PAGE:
Sunday 25 September 2016

European stocks trim their weekly gain amid Greek concern

Colm Kelpie and Bloomberg

Published 13/06/2015 | 02:30

Traders are pictured at their desks in front of the DAX board at the stock exchange in Frankfurt, Germany. Photo: Reuters
Traders are pictured at their desks in front of the DAX board at the stock exchange in Frankfurt, Germany. Photo: Reuters

European stocks trimmed their weekly gain amid increasing concern that Greece's efforts to renegotiate its debt and stay in the single currency will fail.

  • Go To

By the close in Dublin, the ISEQ Index had lost 0.58pc or 35.94 points to end the trading week at 6,210.08.

The leaders on the Dublin market included drinks group C&C, which rose 0.6pc to €3.55, while dairy group Glanbia increased 0.6pc to €17.51.

On the other side of the board, the laggards included building materials firm CRH, which fell 1.7pc to €25.53, while Donegal Investments slipped 1.8pc to €5.50.

Elsewhere, the Stoxx Europe 600 Index slipped 0.9pc to 389.38 at the close of trading, paring its weekly gain to 0.1pc.

Greece's ASE Index lost 5.9pc, for the biggest decline among western-European markets, with National Bank of Greece and Eurobank Ergasias falling more than 10pc.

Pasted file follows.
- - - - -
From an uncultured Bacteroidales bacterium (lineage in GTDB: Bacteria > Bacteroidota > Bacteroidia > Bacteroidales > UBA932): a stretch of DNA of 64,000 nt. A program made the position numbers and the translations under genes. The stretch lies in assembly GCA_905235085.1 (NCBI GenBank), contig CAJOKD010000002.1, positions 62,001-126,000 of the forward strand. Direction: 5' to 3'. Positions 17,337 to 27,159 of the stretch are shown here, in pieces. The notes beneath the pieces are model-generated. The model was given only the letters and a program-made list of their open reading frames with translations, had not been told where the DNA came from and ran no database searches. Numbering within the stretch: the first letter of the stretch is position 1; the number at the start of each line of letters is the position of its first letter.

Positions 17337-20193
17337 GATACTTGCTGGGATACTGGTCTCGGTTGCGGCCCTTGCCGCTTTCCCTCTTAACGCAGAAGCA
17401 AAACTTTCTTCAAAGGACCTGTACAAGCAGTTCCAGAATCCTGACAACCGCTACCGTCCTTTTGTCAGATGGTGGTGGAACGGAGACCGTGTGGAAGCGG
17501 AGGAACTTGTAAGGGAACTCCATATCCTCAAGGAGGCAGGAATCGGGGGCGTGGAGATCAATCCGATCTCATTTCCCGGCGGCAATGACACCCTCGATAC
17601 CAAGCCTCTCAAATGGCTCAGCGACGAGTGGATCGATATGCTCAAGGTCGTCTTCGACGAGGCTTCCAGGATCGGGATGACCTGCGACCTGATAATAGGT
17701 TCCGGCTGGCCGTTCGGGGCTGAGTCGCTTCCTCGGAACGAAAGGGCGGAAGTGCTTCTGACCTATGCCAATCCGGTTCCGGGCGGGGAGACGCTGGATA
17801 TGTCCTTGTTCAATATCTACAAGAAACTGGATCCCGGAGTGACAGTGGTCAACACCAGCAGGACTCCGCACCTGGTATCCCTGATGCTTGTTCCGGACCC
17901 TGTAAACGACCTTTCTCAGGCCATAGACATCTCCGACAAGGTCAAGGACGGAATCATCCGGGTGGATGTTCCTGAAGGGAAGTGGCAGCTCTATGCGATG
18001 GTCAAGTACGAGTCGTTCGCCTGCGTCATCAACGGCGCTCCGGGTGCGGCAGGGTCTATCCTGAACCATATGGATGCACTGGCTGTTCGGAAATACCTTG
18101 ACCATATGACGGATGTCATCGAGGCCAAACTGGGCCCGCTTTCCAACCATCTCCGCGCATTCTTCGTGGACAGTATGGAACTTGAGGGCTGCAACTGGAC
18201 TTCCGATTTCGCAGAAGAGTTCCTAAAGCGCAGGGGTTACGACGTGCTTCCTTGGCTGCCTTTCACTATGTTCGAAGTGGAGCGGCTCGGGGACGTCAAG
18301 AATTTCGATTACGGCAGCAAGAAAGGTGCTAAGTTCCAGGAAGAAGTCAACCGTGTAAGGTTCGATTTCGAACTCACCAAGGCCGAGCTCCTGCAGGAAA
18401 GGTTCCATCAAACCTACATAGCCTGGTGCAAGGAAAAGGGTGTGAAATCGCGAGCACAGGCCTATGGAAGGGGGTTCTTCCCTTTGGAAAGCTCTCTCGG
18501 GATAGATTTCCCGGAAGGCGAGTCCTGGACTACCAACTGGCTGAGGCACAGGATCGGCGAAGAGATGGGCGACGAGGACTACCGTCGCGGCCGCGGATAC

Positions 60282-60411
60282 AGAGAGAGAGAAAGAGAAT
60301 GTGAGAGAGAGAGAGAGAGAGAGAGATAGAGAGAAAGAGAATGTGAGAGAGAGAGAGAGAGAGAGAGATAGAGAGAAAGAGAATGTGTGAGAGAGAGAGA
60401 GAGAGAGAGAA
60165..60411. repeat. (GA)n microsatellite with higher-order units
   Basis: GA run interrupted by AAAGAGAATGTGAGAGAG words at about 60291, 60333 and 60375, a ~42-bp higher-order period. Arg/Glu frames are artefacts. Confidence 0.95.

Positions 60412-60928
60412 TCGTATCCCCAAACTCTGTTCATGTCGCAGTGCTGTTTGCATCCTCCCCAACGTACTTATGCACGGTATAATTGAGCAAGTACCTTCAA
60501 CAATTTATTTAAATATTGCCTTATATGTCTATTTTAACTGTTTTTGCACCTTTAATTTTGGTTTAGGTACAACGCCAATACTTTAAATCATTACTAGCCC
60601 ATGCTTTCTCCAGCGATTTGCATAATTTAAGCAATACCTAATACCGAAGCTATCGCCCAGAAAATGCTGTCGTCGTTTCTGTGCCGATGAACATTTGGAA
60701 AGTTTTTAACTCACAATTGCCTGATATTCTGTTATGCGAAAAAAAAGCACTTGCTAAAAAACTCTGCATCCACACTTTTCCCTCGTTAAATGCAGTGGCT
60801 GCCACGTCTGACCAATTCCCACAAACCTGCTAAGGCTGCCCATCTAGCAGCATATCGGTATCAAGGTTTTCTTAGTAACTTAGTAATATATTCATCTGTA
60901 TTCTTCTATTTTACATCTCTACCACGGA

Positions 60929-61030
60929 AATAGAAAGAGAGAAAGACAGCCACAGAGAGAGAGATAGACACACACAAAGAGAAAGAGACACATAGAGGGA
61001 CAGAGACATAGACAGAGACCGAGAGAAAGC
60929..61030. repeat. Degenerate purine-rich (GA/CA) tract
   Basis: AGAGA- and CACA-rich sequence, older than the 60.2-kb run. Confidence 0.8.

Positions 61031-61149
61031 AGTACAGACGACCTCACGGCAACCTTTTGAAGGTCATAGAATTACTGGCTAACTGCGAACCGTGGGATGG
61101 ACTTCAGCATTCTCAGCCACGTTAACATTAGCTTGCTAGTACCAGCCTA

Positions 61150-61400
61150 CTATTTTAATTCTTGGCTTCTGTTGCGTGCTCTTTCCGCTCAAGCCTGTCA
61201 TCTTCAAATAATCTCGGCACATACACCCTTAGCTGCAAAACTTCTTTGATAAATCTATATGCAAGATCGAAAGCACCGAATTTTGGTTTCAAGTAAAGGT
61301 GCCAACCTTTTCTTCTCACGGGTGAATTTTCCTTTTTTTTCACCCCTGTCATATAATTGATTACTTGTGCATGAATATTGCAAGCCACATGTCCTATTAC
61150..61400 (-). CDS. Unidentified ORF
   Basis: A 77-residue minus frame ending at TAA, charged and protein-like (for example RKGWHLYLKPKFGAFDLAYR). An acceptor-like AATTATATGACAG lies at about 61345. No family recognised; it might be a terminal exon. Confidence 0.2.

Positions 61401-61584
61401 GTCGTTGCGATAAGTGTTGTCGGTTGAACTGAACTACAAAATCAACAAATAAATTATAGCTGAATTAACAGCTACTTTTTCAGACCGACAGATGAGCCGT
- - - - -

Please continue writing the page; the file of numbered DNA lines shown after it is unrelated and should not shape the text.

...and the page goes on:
Pressure is mounting on Greece to come up with a solution after the International Monetary Fund withdrew from talks in Brussels Thursday, citing "major differences." Greece ruled out cutting pensions and demanded debt restructuring.

Eurozone officials called for a proposal to stabilise the country's debt by the end of Friday, as Chancellor Angela Merkel urged Prime Minister Alexis Tsipras to accept a framework for aid.

Her advisers are already discussing how to deal with a Greek default, Bild newspaper reported.

"I'm beginning to get concerned," said Henrik Drusebjerg of Carnegie Investment Bank in Copenhagen.

"You're scared for the stock market because of Greece and the Fed, which is closing in on the first rate hike. A lot of investors are very frustrated as to where to place their money."

Irish Independent

Read More

Promoted articles

Editors Choice

Also in Business